August 5, 2013 in Features

Column: Sorority sisters carry support system through generations

By The Spokesman-Review
 

My friend Chris joined Alpha Delta Pi at Washington State University in 1971. The sorority sisters from her era, now in their late 50s and early 60s, gather together at least twice a year. They have a built-in community of support and often share advice and stories that help them on their aging journey.

The women recently gathered on Whidbey Island, Wash., and, as always, Chris returned to Spokane with many wise and fun thoughts collected in discussions with the two dozen women there, including:

• If your grown child or grandchild is dating a young man or young woman you’re not fond of, don’t say much. Just wait it out. Often, the young person gets it, too. Breakups – and sighs of relief – follow.

• To not appear older than your years, especially in a society that isn’t crazy about older people, never grunt when you rise from a chair to a standing position, no matter how much you’d like to grunt due to sore backs or aching knees. Instead, arise from a sitting position gracefully “like Sophia Loren.”

• Investigate funny noises. One sorority sister kept hearing a squeaking sound in her house that stopped every time she paused to listen more closely. Turns out, her hip replacement had some problems. She was the one squeaking.

• A few of the sorority sisters are back in the dating game in their late 50s and 60s. They report that men of the same age often pose in biking shorts in their online dating profiles. Their message to men out there tempted to do the same: Don’t.

INSTANT FAMILY: The Veltrie extended family picnic, which I discussed in a recent column, was a great success at Audubon Park on July 28. Members of this huge, Italian family are all ancestors of Savario “Sam” and Josephine Veltrie, who came to the Inland Northwest from Grimaldi, Italy, in 1903 and had 15 children together.

The extended family reconnected with some long lost members this year.

One of them, Bill Richardson, wrote me this email: “I have been doing family history research for several years. One of my uncles married a Veltrie in 1939, but tragically both he and his wife died in a house fire in 1940. I was born in 1958 so I never met them and had only a tiny bit of information. Thanks to your article and a phone call to Shirley Gibson (granddaughter of Sam and Josephine), I was invited to the reunion and had a wonderful time catching up. The Veltrie family is a very kind and welcoming group of people. I plan on going to their reunions in the future.”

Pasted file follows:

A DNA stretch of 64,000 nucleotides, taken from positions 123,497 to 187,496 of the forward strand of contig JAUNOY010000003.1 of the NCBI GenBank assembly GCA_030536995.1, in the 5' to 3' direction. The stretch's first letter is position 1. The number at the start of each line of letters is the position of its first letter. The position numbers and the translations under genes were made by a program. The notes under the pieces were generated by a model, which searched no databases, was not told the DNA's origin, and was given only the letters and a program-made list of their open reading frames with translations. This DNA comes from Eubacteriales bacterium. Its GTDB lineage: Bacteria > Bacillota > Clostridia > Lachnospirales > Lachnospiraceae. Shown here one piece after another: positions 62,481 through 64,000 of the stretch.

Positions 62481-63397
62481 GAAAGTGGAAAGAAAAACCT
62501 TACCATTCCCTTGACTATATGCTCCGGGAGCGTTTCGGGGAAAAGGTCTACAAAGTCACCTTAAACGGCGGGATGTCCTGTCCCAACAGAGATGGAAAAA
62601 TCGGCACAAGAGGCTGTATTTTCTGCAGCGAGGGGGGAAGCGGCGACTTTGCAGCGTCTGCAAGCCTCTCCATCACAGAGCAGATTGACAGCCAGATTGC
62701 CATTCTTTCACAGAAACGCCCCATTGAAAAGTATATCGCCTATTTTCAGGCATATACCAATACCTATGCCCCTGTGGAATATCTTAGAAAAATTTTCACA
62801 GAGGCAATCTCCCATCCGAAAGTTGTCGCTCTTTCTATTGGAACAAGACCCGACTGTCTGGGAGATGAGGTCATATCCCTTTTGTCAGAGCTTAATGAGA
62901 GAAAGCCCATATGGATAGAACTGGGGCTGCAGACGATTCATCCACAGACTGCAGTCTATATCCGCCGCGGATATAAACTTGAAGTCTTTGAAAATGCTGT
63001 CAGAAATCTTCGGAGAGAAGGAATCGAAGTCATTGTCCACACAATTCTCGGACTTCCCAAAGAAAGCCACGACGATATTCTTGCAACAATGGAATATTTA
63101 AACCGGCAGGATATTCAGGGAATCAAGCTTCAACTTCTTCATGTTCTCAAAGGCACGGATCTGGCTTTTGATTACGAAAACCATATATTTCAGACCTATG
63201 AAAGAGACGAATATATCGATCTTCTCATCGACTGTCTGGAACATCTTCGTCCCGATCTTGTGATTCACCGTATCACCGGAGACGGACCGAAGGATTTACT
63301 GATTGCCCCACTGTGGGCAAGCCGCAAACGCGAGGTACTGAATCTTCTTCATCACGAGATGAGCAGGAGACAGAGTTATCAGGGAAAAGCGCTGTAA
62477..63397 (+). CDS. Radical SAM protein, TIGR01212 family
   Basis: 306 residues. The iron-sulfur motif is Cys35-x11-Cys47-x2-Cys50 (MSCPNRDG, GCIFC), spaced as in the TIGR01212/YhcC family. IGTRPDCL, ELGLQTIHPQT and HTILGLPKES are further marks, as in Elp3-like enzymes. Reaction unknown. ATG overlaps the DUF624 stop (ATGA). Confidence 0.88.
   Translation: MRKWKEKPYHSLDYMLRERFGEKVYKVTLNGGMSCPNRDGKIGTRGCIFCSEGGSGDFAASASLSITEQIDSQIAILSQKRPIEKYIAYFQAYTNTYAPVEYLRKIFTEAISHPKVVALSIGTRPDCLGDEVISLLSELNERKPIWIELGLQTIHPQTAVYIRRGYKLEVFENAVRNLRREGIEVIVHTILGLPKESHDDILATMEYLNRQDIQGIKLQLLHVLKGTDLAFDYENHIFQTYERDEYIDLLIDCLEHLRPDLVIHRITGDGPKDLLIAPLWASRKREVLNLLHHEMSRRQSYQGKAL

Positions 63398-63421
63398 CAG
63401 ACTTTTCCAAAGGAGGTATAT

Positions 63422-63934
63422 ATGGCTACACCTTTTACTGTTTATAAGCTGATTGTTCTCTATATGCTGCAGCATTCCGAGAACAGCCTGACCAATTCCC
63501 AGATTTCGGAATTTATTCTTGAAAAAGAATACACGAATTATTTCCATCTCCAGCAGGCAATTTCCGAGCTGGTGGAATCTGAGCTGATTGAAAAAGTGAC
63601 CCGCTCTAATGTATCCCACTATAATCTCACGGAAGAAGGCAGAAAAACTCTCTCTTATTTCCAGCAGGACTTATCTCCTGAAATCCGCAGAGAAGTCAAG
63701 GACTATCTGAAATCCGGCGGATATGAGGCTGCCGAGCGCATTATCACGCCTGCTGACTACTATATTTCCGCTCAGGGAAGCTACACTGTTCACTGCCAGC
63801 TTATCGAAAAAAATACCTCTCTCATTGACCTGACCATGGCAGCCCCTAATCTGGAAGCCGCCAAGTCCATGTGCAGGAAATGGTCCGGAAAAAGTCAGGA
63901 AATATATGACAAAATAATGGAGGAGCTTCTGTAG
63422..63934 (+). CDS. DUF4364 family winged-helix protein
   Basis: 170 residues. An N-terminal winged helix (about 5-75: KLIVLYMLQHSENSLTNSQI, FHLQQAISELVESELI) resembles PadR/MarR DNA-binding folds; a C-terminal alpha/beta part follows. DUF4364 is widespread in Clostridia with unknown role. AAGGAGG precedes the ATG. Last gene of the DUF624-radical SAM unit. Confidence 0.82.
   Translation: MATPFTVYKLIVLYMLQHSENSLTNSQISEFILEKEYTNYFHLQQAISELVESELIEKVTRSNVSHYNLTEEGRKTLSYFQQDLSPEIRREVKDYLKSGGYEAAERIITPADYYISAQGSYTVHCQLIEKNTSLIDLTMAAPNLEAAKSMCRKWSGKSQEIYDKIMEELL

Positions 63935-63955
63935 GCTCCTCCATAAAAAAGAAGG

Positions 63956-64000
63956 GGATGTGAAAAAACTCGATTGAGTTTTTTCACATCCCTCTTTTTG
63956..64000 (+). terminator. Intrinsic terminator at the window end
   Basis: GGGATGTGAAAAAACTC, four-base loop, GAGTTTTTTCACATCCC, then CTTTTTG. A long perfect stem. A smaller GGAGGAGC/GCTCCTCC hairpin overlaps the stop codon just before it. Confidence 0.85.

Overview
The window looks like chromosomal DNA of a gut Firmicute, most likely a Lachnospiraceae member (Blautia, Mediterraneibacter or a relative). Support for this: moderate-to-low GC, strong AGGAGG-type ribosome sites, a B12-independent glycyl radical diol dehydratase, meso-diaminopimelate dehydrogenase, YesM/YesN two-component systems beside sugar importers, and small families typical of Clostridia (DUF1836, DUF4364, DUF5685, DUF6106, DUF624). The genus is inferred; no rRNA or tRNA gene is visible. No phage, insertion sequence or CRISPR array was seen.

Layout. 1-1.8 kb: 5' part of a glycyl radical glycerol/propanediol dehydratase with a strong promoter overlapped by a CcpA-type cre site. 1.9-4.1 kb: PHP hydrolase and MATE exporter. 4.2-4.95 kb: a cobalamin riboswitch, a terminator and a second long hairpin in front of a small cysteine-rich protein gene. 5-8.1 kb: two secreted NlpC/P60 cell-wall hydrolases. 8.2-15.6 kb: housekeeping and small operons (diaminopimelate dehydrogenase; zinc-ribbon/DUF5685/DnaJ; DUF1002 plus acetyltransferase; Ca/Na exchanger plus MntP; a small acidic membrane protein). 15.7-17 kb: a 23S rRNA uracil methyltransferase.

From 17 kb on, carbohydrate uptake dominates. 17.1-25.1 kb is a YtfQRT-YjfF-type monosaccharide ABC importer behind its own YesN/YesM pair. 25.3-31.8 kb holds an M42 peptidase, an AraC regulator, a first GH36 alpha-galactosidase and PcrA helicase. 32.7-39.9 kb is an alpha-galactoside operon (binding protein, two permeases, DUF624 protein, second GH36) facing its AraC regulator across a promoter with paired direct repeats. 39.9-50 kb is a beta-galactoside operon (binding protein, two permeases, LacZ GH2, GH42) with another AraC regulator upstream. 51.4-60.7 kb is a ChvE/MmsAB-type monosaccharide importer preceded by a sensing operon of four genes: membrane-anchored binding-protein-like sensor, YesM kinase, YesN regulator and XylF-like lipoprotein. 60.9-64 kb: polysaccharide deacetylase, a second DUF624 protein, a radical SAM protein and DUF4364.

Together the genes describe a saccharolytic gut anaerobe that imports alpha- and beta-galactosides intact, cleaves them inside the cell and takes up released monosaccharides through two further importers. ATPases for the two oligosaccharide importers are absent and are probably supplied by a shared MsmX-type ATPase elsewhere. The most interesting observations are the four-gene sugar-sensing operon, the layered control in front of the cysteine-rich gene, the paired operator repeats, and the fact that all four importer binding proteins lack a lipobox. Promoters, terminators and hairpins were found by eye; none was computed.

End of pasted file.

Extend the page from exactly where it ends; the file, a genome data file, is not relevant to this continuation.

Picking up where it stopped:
BUCKET LISTS: Recently, I joined the regulars who gather every summer at Riverside Memorial Park to lay flowers on the grave of Louis Davenport, who died July 28, 1951, and left behind Spokane’s grandest hotel.

Afterward, we talked about our bucket lists. I said I’ve always had a shallow dream to journey somewhere by yacht, though I don’t know anyone with a yacht, nor am I likely to run in yachting circles anytime soon.

Tom McArthur, historian and documentary filmmaker, told us the story of crewing on the Schooner Zodiak, built in 1924 as a private luxury yacht for the heirs to the Johnson & Johnson fortune.

The vessel is now used for excursions through the Salish Sea, San Juan Islands and Canadian Gulf Islands. Pretty reasonably priced excursions, too. The point here: Share your bucket lists, no matter how wild, shallow or impossible. Someone may know how to make your dreams reality.

SENIOR PLANET: The Senior Planet website concerns itself with aging issues in profound and also silly ways. I love the posters it places on Facebook. A recent favorite: “If I am ever on life support, unplug me. Then plug me back in. See if that works.”

ALSO ON FACEBOOK: A work colleague posted a tribute to his mom on her 81st birthday. It read: “Happy 81st birthday today to our mother who continues to relax, dish the daily snark and live the easy life. When once asked why there were no ovens in the kitchens in her retirement community, she replied, ‘So we don’t put our heads in them.’ ”

THIS WEEK, A SAMPLING:

• “Songs of the Oregon Trail” – folksinger and storyteller Hank Cramer will share traditional folksongs of those who migrated via the Oregon Trail, Tuesday, 11 a.m., Otis Orchards Library, 22324 E. Wellesley Ave., Otis Orchards, (509) 893-8390.

• Artist books – make personalized artist books with artist Lindy Flynn, Friday, 9:30 a.m., Sandpoint Center for the Arts, 518 Oak St., Sandpoint, (208) 265-2787.

For more activities for boomers and seniors, go to Spokane7.com


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